Award show jury members are thickos.

So it’s been Pharma-awards season recently and we have a few on the horizon.

Did your agency enter work this year but not garner the adulation you expected?

We’ve all been there.

If so, there’s a reason for it and it isn’t necessarily because your work wasn’t good enough.

It’s because jurors are well….a bit thick.

I should know, I have often been one and I am thicker than Simon Cowell’s platform heels.

You may reasonably deduce that your work wasn’t good enough, but really…because of the general fuckwittery of us jurors it was probably more accurately – your entry wasn’t good enough.

Yes, in the midst of that excited preparation of entries for creative awards it’s easy to forget who your target market is.

Frustratingly, juries are made up in the most part, not from sciencey people, clients or account people who know the brief, the brand and the disease area but the kind of cool kids who would copy your homework at school and still somehow get less marks than you.

Otherwise known as other creatives.

I know. It seems unfair.

And what compounds the problem is that it’s usually us banana-brained flowery-shirted neanderthals who prepare the entries. It would be a vicious circle if the people involved on both sides were smart enough to be vicious.

You see, your entry may have made a few basic, not unreasonable assumptions.

These are that:

  1. Jurors would bother to find out what disease the brand was indicated for, if it wasn’t obvious.
  2. Jurors would bother to read the 5pt font that explained what the idea was because the concept page was printed on A4 but designed in A3.
  3. Jurors would instinctively know what the work was trying to achieve.
  4. A video of the app in use with no commentary and crudely shot on an iPhone would hold their attention beyond the first five seconds.
  5. A case history video rushed together on the morning of the deadline with no voice over and subtitles so quick that they could induce epilepsy was sufficient to fully capture the glory of the whole project.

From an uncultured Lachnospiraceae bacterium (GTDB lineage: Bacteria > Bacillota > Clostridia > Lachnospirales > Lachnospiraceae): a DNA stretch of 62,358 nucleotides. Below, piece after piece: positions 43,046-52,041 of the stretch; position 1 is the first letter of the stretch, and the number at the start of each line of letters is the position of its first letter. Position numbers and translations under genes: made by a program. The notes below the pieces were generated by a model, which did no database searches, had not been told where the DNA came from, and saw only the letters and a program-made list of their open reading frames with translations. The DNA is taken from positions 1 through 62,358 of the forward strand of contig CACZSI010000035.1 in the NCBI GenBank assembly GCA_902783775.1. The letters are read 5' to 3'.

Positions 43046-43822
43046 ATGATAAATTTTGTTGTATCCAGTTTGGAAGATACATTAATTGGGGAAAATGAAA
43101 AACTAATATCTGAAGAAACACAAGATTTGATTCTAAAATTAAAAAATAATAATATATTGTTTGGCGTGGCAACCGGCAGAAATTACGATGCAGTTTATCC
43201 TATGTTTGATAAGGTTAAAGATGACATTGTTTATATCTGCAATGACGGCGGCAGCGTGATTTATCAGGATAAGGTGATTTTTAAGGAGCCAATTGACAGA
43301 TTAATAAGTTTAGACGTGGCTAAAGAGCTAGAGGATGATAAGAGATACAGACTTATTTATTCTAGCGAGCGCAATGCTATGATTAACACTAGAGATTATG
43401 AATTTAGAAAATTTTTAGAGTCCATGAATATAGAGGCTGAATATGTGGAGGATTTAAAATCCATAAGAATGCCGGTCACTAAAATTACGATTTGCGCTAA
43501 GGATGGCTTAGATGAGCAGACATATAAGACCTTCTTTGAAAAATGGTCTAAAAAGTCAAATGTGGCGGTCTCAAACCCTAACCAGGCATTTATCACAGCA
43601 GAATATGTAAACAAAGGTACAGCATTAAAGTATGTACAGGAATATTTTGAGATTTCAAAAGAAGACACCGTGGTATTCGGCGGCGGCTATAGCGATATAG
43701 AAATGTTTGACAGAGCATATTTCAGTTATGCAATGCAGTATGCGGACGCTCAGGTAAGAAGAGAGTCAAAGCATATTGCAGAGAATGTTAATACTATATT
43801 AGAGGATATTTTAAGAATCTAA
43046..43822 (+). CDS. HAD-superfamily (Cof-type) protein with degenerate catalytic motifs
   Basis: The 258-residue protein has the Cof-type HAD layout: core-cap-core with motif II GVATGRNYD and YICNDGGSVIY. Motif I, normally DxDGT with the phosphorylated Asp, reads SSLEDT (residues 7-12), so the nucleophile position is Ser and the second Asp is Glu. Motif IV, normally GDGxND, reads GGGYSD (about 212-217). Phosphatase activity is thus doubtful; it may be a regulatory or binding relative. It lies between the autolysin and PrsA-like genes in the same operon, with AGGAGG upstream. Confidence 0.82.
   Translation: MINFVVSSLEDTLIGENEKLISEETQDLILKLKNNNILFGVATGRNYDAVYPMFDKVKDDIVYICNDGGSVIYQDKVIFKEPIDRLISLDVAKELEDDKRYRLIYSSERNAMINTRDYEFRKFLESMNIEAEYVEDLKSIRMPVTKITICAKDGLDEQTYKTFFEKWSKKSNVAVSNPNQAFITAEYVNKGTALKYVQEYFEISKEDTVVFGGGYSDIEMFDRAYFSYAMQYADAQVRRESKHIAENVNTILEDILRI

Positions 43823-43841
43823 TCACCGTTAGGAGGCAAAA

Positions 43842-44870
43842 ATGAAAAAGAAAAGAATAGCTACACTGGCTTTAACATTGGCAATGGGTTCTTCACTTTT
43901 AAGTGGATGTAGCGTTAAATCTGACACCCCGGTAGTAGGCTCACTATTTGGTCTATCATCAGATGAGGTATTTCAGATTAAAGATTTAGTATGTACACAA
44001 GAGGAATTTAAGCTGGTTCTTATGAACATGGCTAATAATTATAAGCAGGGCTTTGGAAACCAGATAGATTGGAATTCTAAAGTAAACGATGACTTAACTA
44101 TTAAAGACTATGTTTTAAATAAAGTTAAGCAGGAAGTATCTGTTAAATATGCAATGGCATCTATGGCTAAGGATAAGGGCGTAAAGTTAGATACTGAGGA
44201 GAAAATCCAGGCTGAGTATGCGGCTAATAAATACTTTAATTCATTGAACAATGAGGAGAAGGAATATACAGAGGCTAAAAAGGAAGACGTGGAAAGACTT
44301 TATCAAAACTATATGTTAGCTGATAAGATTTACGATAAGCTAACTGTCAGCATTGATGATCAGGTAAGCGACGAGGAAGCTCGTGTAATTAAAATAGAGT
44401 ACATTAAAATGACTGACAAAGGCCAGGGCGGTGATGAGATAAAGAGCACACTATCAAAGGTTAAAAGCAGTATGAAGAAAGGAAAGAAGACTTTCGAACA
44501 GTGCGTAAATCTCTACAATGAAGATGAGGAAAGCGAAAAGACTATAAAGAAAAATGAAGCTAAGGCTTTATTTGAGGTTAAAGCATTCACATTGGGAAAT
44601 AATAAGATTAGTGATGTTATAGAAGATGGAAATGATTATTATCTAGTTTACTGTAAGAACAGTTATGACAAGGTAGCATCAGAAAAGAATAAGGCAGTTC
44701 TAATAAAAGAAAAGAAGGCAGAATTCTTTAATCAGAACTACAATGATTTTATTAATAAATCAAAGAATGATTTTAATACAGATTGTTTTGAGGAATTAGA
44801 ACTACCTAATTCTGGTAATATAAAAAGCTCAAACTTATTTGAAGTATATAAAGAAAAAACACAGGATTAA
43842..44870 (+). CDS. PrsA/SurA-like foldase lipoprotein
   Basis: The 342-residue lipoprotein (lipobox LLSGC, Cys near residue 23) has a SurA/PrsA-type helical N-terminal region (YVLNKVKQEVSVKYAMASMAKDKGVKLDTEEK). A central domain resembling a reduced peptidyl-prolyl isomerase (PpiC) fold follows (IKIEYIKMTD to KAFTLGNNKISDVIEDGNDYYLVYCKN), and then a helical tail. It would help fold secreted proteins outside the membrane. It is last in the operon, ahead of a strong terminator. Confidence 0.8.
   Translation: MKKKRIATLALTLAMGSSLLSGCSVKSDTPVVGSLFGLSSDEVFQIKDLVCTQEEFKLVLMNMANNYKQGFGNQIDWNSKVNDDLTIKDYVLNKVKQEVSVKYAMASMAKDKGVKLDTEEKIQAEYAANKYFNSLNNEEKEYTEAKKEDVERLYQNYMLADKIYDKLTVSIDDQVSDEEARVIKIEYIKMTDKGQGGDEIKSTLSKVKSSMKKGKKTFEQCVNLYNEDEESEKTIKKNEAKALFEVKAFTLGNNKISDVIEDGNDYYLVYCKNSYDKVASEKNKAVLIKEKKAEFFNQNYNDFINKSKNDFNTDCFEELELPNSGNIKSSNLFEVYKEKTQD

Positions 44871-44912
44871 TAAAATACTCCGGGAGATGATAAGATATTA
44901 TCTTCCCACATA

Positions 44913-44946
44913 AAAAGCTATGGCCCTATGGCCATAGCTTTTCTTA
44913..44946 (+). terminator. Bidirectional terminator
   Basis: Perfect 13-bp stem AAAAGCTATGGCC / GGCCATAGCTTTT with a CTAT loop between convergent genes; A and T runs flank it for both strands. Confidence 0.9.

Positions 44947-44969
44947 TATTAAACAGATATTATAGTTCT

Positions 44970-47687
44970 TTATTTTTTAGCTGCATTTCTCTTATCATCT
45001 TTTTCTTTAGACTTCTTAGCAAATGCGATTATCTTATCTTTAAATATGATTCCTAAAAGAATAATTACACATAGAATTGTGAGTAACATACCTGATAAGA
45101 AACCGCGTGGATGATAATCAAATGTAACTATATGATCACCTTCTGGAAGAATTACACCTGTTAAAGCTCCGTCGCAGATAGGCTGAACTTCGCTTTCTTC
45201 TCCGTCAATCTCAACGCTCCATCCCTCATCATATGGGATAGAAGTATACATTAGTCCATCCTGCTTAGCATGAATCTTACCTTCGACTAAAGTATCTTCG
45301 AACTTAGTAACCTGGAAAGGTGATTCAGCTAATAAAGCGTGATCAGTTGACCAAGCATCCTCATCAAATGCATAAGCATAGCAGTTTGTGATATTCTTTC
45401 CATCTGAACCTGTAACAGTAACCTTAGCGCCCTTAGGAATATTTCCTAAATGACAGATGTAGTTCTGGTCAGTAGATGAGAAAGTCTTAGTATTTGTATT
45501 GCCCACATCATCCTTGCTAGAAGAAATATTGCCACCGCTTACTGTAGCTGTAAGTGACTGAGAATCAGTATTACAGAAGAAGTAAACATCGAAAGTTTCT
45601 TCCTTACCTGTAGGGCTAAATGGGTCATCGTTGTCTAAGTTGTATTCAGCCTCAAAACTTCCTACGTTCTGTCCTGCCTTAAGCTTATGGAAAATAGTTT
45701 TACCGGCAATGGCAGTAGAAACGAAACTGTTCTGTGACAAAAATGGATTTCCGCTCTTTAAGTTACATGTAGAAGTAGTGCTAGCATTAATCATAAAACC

6. That in a case history video Jurors will be captivated by the five minute testimony of the client’s conference delegates, telling them how much ‘they loved the stand’ because your agency didn’t re-edit it for awards and just used the one you used for creds meetings.

If you made any of these assumptions without making allowances for we sludge-brained amoeba that sit on juries you might be hiding your light under the tinsiest of bushels.

From what I’ve seen, the work that does well in any awards show (certainly for any craft category) isn’t just a good idea…it’s well presented with the concept up front and personal, with some legible copy explaining the brief and why the solution is what it is.

Make it easy for a horses-arse like me, and just like your lovely work that needs to be recognised as such, keep it simple.

Then cross your fingers.

 

 

 

 

 

 

 

 

 

 

Dear Mr Hammer, your problem isn’t a nail.

Aren’t all branding ideas sort of advertising ideas and vice versa?

Well, sometimes, I guess, but not always.

In Pharmaland we can lean towards treating every problem as if it needs a good whack on the head. Give it a brand image that people will remember, plaster it all over the congress stand and the iPad and stand back.

Not you obviously, but you know…other agencies.

The most recent Mr Muscle campaign highlights the often subtle differences between what (I regard as an..) advertising idea and a brand idea. Both have found their way in to an adspace mind you.

Now, I am not saying that this is the greatest campaign of all time, but it provides a useful, albeit mediocre, example.

The old campaign featured, for years, a feeble nerd who took on super strength because of the product. Mr Muscle loves the jobs you hate.

screen-shot-2017-01-23-at-17-29-24 screen-shot-2017-01-23-at-17-29-46

Yes, irony folks. But it worked because people could see the role of the brand in their life.

Then after a 30 year successful run some sort of global adboard switches it around and makes the product a superhero (yawn), complete with muscles and a square chin. Not sure why he’s animated but never mind.

One shows the user having a clear benefit.

The other says the brand is great.

journal-mr-muscle

I can imagine the team somewhere deciding that the weedy guy was too negative, he didn’t embody the brand in a positive way.

“I think people might think the product is weedy too…I just feel it’s too negative”.

“Good point Gustav, what we need is a more positive image.”

“Yes, and we need a woman in there so housewives can relate to the user – because men don’t really do cleaning”

“Thanks Maria, good point.”